Last season’s disappointing 5-11 record, placed the Redskins solidly in last place, within the ultra-competitive NFC East. While Washington was nestled firmly in the middle of the league with their ranking of 16th in total offense (336.7 YPG), their rushing attack finished a meager 25th overall, while averaging just 100.9 YPG. And even though the team fared better in passing (ranking 14th), Rex Grossman tossed 20 INTs, which was the NFL’s third highest total. All of which provided great incentive for GM Bruce Allen, and HC Mike Shanahan, to infuse more difference makers into the unit. That propelled the decision to seize the No. 2 overall pick in the NFL draft, by sending three first-round picks and a second-round selection to the Rams. As a result, Heisman Trophy winner Robert Griffin III will now provide a dynamic presence that is desperately needed. Allen and Shanahan also lured former Colt Pierre Garcon with a five year contract, in the belief that he will become RG III’s No. 1 WR. Plus, the Redskins added Josh Morgan, to their stable of young WRs that includes Leonard Hankerson and Anthony Armstrong. This leaves the status of Santana Moss at least somewhat in question, as he begins his eighth season with the team. The collection of RBs remains more familiar, as Roy Helu, Tim Hightower, and Even Royster all return. While Hightower started five of the team’s initial six games last season, the emergence of Helu was easily the most positive development with last year’s rushing attack, and he is the best candidate to become the primary RB option this year. Shanahan is the seventh HC that has presided over the Redskins since owner Daniel Snyder’s tenure began in 1999. Building a more potent offense is essential for Shanahan’s continued employment, and his diligence toward accomplishing that, will benefit fantasy owners.
Robert Griffin III
The 22-year old Griffin possesses the arm strength and mobility to excel over the course of his career. Between his ability to run, and the collection of receivers that he now possesses, he has enormous upside, and will supply fantasy owners with an exceptional fantasy option in the process. The quandary for this summer, is determining his potential for delivering effective point production in his rookie campaign. While he will be impressive, and should generate some prolific performances during the year, there is immense risk in planning to employ him as your weekly starter. However, it would be a savvy move to grab him in round seven or eight as a high end No. 2. Then, if he delivers highly productive games as the season progresses, you have the luxury of utilizing him in your lineup, or trading him (or your other QB) for a sorely needed commodity at another position.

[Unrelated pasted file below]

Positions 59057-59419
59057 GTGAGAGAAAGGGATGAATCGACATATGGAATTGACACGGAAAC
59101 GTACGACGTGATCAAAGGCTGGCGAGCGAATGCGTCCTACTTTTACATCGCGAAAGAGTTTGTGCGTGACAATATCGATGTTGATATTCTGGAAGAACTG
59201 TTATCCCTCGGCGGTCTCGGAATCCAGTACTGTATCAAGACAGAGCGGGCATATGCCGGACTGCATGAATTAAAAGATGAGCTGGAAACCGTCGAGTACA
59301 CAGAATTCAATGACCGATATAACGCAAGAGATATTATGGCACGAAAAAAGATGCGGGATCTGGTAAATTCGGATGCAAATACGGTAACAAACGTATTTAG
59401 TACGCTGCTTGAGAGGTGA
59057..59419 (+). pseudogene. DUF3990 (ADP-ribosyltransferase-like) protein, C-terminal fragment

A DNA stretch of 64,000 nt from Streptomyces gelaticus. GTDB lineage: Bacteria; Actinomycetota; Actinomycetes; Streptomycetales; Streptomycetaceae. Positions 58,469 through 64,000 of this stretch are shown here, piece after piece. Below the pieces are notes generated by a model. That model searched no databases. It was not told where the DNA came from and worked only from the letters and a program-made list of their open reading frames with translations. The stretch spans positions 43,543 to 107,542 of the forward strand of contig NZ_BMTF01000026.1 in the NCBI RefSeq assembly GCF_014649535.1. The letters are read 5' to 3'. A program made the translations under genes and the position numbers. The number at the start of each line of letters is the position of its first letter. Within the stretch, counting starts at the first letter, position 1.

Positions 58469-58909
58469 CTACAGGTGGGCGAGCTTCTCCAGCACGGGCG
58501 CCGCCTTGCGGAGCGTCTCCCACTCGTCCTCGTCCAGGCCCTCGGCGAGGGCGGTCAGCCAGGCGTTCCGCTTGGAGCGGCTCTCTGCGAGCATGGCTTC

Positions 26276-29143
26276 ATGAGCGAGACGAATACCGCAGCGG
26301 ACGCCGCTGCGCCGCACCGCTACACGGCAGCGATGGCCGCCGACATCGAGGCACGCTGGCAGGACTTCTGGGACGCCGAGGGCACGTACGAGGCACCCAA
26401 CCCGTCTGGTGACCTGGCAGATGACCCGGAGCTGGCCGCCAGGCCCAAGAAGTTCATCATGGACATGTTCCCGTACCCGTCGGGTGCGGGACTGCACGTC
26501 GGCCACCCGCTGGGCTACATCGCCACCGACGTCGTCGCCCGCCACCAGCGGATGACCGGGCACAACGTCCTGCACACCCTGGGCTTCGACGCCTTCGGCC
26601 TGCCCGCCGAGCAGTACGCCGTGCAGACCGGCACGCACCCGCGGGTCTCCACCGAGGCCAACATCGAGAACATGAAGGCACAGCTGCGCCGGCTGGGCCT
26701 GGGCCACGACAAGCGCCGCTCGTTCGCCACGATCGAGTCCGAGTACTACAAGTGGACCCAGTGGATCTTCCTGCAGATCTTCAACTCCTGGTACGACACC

He began his rookie season behind Hightower on the team’s depth chart, but ultimately started five games, while performing in 15 contests for the Redskins. He accumulated 640 yards on 151 attempts (4.2 YPC), which led the team in both categories. That included three consecutive games in which he rambled for at least 100 yards (weeks 12-14). Helu also finished third on the team with 49 receptions, and certainly appears to be Washington’s best overall back. However, Hightower has been resigned, and second year back Evan Royster remains in the picture. And the challenge for owners, as with any rushing attack that is spearheaded by Shanahan, is trying to determine if he will be inclined to ride one RB heavily, or if he will instead employ a random approach, complete with recurring plot twists. Still, Shanahan did have six different backs run for over 1,000 yards during his tenure with the Broncos, and Helu’s ability makes him a viable target in round five or six.
In three seasons with Arizona, Hightower averaged 578 yards on 146 carries with eight TDs. But after being employed as a workhorse in Washington’s first two games of 2011 (averaging 22.5 carries), it appeared that he would be a lock to surpass those averages. Instead, he only started five games before a torn ACL forced a premature end to his season. During his four year career, he has exceeded 600 yards for the season only once, and his TD total has steadily declined (10-8-5-1). Given the fact that Helu is in the best position to become the team’s primary back, and that Royster could be allowed to build upon the 328 yards that he manufactured last year, Hightower should only be drafted as a late round flier. And know that the potential for a time share will be lurking in the periphery.